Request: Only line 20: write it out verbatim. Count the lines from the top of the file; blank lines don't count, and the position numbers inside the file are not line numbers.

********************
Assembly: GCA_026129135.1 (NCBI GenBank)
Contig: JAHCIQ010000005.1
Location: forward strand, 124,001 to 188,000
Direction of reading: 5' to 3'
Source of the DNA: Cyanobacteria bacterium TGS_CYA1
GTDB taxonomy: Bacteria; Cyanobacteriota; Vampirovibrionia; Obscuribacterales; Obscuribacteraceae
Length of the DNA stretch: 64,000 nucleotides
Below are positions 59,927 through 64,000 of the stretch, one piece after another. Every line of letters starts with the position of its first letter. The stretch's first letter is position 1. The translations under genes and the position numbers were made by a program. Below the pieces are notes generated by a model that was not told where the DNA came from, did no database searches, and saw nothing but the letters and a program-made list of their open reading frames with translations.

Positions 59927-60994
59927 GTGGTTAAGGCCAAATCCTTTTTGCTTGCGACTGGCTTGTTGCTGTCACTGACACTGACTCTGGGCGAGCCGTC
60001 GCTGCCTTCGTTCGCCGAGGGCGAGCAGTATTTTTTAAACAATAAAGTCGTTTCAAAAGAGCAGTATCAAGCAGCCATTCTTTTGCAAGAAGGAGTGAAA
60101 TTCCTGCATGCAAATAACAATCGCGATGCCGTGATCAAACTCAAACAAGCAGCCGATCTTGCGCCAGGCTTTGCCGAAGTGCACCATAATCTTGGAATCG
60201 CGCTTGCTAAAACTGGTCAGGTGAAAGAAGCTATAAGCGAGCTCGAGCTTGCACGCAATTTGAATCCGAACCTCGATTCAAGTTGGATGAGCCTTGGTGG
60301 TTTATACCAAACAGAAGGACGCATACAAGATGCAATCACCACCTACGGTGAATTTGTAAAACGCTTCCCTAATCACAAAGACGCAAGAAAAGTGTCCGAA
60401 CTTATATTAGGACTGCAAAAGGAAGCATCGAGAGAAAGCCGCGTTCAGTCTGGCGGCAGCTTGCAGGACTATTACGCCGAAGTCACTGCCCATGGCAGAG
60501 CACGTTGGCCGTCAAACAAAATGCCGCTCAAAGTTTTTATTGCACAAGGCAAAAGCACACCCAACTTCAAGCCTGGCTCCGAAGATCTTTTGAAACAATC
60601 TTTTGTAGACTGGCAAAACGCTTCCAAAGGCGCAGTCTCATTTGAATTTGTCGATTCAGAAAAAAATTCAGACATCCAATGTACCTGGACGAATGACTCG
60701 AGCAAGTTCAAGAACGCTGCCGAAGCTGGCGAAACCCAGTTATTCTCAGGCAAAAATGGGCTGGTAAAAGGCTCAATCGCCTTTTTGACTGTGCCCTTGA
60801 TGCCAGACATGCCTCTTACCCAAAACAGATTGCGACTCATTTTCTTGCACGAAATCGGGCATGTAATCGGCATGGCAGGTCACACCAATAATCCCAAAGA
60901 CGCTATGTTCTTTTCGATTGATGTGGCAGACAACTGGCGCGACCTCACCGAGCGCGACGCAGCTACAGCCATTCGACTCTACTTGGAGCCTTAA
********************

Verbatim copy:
60901 CGCTATGTTCTTTTCGATTGATGTGGCAGACAACTGGCGCGACCTCACCGAGCGCGACGCAGCTACAGCCATTCGACTCTACTTGGAGCCTTAA